That’s when First Tennessee deployed IBM’s SPSS predictive-analytics solution, which enables the bank to consider more than 125 sources of information. This includes external data, such as fluctuations in the Federal Reserve interest rate, along with a wealth of internal data about customers, including income, occupation and even the publications they’re likely to read. Using this broader breakout, the bank’s ROI on a number of key cross-sell campaigns increased by 600 percent.

“To go from using just two or three demographic points—and maybe five or six banking transactional ones—to [125 sources of information] is of great value to us,” says Mueller. “We now rank customers based on a score system and push that data to those on staff who can make the best use of it. It’s great to go to our product managers with this kind of predictive information, which has a lot more meat than what we were providing before.”

The State Bank of India has also signed on with IBM’s CRM packages in order to better share critical data throughout its organization—including foreign offices, associates and subsidiaries—and enable more informed business decisions. “This solution will allow our bank staff to concentrate on valuable tasks such as upselling and cross-selling, performing more sophisticated analysis and delivering a higher level of customer service,” says Krishna Kumar, deputy managing director of information technology.

Bringing Banks Together With Virtualization

Mergers and acquisitions are business-as-usual for the banking/finance industry, and Brussels-based Dexia Bank Belgium needed help to make a successful transition after buying two other significant banks. All three of the banking organizations had the basics when it came to IT infrastructure: local servers and file services and access-management solutions. There was also a mix of needed applications that couldn’t be easily migrated into the new, unified structure. When Dexia attempted to bring all the technology together, the outcome was predictable.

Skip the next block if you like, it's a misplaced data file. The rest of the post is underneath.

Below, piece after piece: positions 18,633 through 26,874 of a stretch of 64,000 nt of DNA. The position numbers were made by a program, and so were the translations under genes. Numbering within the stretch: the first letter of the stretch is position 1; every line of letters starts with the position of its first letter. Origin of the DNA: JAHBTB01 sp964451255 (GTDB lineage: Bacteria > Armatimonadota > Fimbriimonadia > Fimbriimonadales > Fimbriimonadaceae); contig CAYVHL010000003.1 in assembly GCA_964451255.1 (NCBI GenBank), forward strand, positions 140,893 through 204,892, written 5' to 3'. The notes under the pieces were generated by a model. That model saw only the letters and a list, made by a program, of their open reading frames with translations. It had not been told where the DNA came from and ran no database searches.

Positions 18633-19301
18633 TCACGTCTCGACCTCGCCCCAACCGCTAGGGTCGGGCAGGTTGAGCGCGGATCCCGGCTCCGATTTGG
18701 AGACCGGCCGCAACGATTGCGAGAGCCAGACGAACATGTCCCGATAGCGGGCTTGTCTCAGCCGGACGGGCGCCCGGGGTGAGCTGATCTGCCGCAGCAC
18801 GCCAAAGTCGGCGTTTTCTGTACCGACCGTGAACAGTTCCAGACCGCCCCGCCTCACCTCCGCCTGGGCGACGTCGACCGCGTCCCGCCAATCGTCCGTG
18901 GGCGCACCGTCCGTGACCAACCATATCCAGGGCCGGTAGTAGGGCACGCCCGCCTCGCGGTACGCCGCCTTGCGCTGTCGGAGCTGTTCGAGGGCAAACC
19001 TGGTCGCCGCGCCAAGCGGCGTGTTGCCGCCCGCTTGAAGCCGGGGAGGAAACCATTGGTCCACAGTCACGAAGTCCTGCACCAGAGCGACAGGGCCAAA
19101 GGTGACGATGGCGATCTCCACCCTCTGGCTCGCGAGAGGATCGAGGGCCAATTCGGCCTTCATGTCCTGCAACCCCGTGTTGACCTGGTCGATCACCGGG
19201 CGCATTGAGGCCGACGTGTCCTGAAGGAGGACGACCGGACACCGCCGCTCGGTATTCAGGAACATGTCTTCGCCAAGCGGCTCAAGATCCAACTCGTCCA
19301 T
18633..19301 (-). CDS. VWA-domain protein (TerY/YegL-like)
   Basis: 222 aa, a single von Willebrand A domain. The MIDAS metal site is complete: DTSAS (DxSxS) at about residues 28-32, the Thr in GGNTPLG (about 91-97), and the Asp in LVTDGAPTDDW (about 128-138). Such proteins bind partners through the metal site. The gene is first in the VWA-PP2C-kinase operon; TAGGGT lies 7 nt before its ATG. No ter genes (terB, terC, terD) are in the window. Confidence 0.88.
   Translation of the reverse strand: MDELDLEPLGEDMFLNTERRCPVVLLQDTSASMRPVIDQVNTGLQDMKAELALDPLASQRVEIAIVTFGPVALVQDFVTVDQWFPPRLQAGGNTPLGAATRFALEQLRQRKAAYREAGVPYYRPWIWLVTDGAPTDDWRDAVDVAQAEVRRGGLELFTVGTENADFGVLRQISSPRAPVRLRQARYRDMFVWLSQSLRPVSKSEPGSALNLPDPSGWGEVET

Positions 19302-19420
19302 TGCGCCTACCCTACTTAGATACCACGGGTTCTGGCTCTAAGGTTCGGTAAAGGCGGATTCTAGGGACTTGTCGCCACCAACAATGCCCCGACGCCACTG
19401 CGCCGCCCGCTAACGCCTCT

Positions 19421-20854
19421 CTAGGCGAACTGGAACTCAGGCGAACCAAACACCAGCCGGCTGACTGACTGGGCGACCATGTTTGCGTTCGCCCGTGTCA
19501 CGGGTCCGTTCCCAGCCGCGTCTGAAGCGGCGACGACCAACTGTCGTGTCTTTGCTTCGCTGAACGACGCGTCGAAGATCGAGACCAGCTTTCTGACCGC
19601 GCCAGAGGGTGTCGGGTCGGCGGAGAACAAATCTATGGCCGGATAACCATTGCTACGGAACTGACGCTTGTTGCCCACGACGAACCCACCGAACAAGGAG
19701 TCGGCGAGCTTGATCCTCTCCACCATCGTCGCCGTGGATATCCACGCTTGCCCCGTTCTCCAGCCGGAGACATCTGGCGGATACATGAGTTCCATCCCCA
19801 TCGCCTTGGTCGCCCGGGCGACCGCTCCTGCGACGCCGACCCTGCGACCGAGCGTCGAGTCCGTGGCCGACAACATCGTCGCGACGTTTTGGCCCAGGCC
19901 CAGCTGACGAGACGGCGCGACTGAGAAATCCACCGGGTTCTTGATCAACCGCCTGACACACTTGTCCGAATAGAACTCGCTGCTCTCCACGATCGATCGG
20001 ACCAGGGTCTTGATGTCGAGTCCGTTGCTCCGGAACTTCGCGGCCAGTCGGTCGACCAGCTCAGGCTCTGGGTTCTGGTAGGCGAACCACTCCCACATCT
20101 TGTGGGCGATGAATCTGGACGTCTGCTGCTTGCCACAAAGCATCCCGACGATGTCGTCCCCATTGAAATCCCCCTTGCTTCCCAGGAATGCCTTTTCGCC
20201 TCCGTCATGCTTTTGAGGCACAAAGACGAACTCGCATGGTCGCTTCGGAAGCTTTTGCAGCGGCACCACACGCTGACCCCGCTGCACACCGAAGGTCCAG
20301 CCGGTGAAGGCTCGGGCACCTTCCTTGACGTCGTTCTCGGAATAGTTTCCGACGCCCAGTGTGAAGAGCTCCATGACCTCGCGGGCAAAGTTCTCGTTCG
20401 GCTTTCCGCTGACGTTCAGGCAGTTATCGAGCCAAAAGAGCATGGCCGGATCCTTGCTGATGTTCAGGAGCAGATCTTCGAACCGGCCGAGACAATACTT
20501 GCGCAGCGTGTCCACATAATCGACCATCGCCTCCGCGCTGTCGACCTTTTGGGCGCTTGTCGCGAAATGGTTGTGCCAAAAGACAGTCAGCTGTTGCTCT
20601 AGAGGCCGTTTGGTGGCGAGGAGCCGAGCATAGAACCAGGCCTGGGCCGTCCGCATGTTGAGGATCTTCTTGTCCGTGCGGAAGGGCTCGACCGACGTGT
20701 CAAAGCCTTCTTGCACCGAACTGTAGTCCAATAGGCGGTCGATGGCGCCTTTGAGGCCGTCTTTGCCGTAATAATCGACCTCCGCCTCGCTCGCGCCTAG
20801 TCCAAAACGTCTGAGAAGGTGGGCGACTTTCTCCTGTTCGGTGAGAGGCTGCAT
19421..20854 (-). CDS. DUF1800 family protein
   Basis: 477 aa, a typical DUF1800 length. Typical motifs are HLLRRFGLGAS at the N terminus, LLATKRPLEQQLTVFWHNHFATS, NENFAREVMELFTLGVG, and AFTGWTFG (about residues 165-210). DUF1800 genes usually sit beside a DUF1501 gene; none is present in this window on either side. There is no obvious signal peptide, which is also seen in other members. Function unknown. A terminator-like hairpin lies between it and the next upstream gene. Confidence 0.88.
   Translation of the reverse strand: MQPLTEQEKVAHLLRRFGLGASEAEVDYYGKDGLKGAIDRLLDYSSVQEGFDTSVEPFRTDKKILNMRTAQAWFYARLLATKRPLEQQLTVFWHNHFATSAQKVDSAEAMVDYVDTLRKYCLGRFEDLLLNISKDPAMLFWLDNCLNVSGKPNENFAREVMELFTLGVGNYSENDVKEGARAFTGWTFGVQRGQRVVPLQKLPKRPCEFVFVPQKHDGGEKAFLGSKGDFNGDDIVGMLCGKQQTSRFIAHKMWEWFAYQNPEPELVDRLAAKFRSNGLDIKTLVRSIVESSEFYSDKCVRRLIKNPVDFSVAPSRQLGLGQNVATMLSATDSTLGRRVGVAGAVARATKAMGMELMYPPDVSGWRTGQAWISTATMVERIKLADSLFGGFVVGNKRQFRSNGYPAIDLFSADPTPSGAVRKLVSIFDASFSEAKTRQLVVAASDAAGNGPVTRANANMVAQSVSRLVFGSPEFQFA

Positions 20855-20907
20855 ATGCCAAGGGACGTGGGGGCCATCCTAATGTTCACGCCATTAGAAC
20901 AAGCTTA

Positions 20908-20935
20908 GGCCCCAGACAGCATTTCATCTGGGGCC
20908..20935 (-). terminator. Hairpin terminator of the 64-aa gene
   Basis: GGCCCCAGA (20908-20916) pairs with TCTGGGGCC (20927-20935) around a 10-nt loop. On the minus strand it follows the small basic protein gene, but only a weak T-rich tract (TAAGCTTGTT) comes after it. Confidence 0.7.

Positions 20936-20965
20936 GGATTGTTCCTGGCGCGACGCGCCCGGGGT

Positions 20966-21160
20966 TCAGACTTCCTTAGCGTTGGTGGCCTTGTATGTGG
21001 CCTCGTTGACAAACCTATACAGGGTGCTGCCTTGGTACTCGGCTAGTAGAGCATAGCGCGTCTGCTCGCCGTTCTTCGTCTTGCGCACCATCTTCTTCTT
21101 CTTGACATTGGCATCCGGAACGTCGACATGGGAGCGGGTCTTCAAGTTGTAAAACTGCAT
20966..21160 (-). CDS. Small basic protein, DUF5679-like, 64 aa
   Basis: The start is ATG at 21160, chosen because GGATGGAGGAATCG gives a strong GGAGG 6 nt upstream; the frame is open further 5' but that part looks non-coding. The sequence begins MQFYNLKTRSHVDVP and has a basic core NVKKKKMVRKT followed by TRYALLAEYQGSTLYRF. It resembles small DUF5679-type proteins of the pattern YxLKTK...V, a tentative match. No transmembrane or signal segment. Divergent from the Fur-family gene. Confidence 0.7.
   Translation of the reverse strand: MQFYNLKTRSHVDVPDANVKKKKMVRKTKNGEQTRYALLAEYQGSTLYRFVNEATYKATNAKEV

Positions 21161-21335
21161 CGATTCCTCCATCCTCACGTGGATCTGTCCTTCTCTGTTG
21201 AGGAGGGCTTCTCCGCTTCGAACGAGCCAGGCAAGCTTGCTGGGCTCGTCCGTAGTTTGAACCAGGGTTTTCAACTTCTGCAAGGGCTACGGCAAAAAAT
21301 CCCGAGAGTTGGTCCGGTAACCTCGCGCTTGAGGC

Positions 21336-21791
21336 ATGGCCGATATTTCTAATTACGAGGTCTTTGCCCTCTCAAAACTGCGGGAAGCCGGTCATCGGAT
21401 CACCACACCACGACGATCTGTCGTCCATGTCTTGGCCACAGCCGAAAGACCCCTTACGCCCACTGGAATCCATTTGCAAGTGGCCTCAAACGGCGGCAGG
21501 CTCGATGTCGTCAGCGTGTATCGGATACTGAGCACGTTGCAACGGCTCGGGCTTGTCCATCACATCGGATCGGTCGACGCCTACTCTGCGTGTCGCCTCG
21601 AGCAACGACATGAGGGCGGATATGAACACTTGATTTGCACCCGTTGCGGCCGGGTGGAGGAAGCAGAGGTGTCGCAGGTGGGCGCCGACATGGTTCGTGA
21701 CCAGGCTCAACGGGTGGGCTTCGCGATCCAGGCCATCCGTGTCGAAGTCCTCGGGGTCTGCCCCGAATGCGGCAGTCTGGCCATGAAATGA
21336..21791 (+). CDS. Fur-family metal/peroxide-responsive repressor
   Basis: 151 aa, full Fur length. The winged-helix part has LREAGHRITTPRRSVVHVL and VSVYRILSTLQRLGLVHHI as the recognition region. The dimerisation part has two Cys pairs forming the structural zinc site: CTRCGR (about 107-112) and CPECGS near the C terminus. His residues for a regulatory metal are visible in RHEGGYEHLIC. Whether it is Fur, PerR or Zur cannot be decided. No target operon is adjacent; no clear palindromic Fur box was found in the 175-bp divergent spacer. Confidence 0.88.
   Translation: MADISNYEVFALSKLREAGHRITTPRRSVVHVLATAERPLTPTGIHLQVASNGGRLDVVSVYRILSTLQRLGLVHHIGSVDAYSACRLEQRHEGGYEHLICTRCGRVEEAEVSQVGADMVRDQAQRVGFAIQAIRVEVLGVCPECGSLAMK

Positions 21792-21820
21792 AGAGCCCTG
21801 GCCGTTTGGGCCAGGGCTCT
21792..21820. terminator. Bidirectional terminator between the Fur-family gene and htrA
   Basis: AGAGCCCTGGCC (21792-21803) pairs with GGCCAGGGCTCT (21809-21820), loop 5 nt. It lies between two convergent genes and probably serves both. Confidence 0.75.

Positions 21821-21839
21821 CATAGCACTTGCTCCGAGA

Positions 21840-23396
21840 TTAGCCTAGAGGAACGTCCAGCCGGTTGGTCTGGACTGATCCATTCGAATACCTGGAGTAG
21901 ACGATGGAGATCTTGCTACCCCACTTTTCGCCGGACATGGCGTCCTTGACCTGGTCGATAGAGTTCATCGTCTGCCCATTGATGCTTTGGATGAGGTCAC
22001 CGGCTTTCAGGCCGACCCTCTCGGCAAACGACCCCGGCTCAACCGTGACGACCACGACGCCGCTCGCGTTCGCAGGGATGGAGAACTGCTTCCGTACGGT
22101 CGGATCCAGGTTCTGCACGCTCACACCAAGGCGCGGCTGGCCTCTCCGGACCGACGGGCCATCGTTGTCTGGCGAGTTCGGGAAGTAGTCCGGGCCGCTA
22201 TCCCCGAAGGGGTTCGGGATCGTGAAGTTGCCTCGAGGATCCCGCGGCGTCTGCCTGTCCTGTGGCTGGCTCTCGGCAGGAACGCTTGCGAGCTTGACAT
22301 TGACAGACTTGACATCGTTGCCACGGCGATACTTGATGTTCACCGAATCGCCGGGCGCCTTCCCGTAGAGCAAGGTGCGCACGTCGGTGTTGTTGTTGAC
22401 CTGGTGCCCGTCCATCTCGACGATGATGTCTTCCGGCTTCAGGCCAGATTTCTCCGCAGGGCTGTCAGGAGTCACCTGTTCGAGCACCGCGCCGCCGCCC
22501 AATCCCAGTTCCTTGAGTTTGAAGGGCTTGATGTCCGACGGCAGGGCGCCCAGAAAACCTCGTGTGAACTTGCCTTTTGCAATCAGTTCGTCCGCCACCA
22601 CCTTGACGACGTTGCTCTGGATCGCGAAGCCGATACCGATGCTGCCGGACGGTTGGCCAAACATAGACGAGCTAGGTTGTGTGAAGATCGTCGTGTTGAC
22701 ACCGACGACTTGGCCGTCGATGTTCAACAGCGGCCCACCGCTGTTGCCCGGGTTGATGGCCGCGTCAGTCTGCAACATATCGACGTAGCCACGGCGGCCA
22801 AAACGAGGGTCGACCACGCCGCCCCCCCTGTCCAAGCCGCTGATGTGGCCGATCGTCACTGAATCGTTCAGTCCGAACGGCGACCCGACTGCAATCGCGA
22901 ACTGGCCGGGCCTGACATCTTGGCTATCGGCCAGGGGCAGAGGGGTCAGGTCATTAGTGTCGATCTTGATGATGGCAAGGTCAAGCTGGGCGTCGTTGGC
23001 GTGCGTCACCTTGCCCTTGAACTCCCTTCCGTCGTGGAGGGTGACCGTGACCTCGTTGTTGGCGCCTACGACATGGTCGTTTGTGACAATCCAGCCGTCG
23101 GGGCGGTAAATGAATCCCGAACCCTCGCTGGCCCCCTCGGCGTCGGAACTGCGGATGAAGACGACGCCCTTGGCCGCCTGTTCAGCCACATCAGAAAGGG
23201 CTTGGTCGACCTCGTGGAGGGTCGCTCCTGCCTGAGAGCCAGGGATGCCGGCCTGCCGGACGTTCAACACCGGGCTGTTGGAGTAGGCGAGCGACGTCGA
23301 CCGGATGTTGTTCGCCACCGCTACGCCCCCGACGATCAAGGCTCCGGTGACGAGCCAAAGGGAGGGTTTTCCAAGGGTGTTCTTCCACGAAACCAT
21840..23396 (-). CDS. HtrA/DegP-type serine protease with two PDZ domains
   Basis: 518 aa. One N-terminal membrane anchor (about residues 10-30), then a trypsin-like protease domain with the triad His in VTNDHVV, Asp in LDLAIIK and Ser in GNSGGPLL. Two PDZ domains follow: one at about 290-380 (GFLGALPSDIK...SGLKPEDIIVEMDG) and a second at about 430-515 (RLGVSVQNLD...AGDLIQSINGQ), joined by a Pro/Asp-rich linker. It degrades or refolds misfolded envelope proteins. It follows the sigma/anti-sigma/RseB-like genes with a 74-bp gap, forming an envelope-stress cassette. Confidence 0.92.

“The engineers would say the infrastructure was outdated,” says Thierry Abeels, a member of the executive board of Dexia’s technology services. “The users would say that accessing services was too complex. The managers would say that fixing it was too expensive. 

“All the traditional IT solutions we had were very limited in functionality, with no mobility and high costs for maintenance. To integrate these different banks into a single one, we needed a new, modern, single front-end IT solution.”
That solution would have to be put in play within less than 10 months of the mergers for more than 6,500 people located in more than 1,100 offices—with no disruption to branch activities. And it needed to be mobile, so the
mortgage and stock-exchange experts could both work from the office and take projects home. 

Dexia chose a client-virtualization solution that resulted in a centralized architecture based on 300 Hewlett-Packard BladeSystem servers in the bank’s data center and 6,000 HP thin clients in its branches. The solution also incorporates Citrix MetaFrame Presentation Server software 3.0, which provides local and remote users with secure access to virtualized client/server applications from any location, device or connection.

The new infrastructure enabled the bank to eliminate the 1,100 legacy servers in its branches. In addition, what Dexia calls its “Branch of Tomorrow” includes a mobile office component, with HP notebooks and DeskJet printers, that enables staff to conduct sales calls from any location, 24/7, within legal restrictions. Employees’ mobile computing devices are network-based thin clients with card-reading, scanning and other capacities—all fully integrated regardless of which legacy system the employee had been working with. 

“We have no servers and no PCs within the branches anymore,” Abeels says. “We’ve moved from PCs with high failure rates to thin-client solutions where that doesn’t happen. We’ve also greatly reduced global electricity costs.”